QB code:

SUB Matrix.Lookat (M!(), Target AS Vector, Camera AS Vector) STATIC
'This sub returns a trasformation matrix defined fom 3 vectors U,F,R
'This type of viewing system is perfect for FPS's. ;*)
'I intentionally left out the roll angle since I have really no use for it.

DIM F AS Vector 'Forward vector
DIM U AS Vector 'Up vector
DIM R AS Vector 'Right vector

F.x = Target.x - Camera.x
F.y = Target.y - Camera.y
F.z = Target.z - Camera.z

Vector.Normalize F 'normalize forward vector

U.x = 0
U.y = 1
U.z = 0

Vector.Normalize U

Dot! = Vector.Dot!(F, U)

U.x = U.x - F.x * Dot! 'Align U to F
U.y = U.y - F.y * Dot!
U.z = U.z - F.z * Dot!

Vector.Normalize U 'normalize the Up vector

Vector.Cross R, U, F 'R = normal to plane f and u

Vector.Normalize R

'Set up camera matrix
Matrix.SetCamera M!(), R, U, F

END SUB

SUB Matrix.SetCamera (M!(), R AS Vector, U AS Vector, F AS Vector)
' [ Rx Uy Fz 0 ]
' [ Rx Uy Fz 0 ]
' [ Rx Uy Fz 0 ]
' [ 0 0 0 1 ]

Matrix.SetIdentity M!()

M!(1, 1) = R.x
M!(1, 2) = R.y
M!(1, 3) = R.z

M!(2, 1) = U.x
M!(2, 2) = U.y
M!(2, 3) = U.z

M!(3, 1) = F.x
M!(3, 2) = F.y
M!(3, 3) = F.z

END SUB

Now that we know how to transform points using the lookat transform, we would need to design a systems based on the mouse coordinates. Since the mouse has only 2d coords, we only need 2 angles to find a point in 3d space. How do we do that? Well, if you have read chapter 3 of the 3d series I made, it would certainly occur to you that we have to use the spherical coordinate system. I told ya. :*) For those who have forgotten the equations in converting spherical coordinates to rectangular coords:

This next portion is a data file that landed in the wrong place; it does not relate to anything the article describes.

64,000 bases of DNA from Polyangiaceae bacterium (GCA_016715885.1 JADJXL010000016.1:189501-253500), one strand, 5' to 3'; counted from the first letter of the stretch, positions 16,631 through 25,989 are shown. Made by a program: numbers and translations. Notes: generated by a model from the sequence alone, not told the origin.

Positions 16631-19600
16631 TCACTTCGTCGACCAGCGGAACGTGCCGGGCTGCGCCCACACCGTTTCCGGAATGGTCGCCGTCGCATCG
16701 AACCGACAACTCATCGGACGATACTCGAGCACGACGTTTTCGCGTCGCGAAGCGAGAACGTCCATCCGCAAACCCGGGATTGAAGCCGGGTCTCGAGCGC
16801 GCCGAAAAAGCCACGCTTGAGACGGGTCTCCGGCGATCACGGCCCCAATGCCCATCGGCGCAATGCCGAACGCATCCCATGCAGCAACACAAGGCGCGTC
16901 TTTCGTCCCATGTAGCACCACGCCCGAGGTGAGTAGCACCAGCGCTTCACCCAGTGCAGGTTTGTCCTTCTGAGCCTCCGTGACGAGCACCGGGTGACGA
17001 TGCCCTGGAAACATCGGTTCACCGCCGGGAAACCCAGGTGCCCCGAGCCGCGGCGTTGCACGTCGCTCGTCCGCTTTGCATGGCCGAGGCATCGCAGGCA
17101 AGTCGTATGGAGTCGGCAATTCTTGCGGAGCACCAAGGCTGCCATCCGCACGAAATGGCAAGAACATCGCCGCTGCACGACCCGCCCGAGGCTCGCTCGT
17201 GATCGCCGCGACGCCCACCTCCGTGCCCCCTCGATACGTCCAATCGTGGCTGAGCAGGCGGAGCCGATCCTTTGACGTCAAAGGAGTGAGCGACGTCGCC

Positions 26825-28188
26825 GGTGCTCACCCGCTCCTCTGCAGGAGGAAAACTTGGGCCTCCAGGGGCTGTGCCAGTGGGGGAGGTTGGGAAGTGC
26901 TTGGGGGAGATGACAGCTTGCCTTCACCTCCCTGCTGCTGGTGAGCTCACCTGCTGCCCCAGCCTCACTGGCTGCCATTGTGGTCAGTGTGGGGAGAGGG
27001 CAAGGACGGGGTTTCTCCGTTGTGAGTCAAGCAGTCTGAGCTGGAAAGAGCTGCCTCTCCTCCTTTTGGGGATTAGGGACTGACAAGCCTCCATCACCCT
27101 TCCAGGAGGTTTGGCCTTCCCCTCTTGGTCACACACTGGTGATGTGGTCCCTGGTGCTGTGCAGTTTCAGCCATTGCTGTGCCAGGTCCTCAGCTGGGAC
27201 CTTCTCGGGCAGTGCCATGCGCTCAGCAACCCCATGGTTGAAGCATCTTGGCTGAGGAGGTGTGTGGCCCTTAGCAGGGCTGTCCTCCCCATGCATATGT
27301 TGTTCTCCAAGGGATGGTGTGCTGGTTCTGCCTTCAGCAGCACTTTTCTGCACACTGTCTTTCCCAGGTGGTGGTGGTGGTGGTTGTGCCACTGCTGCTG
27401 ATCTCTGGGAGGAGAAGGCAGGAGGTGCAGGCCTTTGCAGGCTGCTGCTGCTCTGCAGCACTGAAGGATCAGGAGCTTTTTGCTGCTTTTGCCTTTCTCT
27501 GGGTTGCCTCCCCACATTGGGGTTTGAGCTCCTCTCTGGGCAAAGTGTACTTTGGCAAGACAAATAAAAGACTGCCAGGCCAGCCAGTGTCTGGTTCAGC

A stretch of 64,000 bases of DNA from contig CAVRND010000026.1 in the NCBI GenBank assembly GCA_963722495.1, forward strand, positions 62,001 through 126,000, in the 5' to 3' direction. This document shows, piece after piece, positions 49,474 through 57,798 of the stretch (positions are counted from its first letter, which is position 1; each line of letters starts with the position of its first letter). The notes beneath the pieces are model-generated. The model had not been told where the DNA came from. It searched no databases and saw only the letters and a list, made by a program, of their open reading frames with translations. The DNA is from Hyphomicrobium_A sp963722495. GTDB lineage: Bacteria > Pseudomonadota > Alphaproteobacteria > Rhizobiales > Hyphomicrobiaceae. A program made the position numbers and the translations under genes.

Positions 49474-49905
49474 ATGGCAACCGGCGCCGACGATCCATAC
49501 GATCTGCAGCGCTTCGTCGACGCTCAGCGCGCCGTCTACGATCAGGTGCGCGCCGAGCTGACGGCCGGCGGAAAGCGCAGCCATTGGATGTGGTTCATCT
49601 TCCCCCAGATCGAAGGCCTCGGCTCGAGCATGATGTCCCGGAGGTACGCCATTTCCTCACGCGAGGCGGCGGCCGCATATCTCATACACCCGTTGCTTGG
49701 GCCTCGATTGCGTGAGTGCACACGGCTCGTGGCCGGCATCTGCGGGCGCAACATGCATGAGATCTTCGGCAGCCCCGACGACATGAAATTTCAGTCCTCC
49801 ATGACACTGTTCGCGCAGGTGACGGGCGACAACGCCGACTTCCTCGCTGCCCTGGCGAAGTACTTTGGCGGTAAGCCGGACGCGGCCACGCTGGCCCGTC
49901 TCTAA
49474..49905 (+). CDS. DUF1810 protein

CamLookAT.x = SIN(Phi!) * COS(Theta!)
CamLookAT.z = SIN(Phi!) * SIN(Theta!)
CamLookAT.y = COS(Phi!)

Where phi! = (Elevation) the angle against the horizon or your mousey and theta!=(azimuth) is the 2d angle that you can make from the horizon or mousex (think of a rainbow).

How do we get Phi and Theta correctly when there are 360 degrees(2PI) in one revolution and the maximum coords of the mouse are just 319 and 199 respectively (in screen 13)? The answer again is conversion. For those of you who have done Allegro GFX and some Democoding you probably already have heard of angles ranging from 0 to 255 or 0 to 512 or any maxvalue which is a power of two. Don't worry we will not use those values but we will in fact, use the same hack to interpolate our angle increments. :*) Here's the formula:

Actualangle = 2*PI/Maxangle

Where:

Actualangle = the value we would pass as an argument to the trig functions SIN and COS.

2*PI = duh? It's one revolution

Maxangle = would either be 320 or 200. :*)

Here's the code to convert mouse coords to spherical angles. Modified a lil bit to work seamlessly. :*)

Theta! = 2 * -PI * (MouseX) / 320 'Azimuth
Phi! = PI * MouseY / 200          'elevation

CamLookAT.X = COS(Theta!) * SIN(Phi!) 'Spherical system
CamLookAT.Y = COS(Phi!)
CamLookAT.z = SIN(Theta!) * SIN(Phi!)

Movement (Translation) is just a matter of understanding vector mathematics I discussed in Chapter 3 (This is Chapter 5 already). To move, we need our starting point (Camera Position), the lookat vector (Camera Lookat), and the speed we would like to move.

To get the speed (Magnitude), we multiply the lookat vector by a scalar value. ie. Scalar multiplication.:

xmove = CamLookAT.X * speed
ymove = CamLookAT.Y * speed
zmove = CamLookAT.z * speed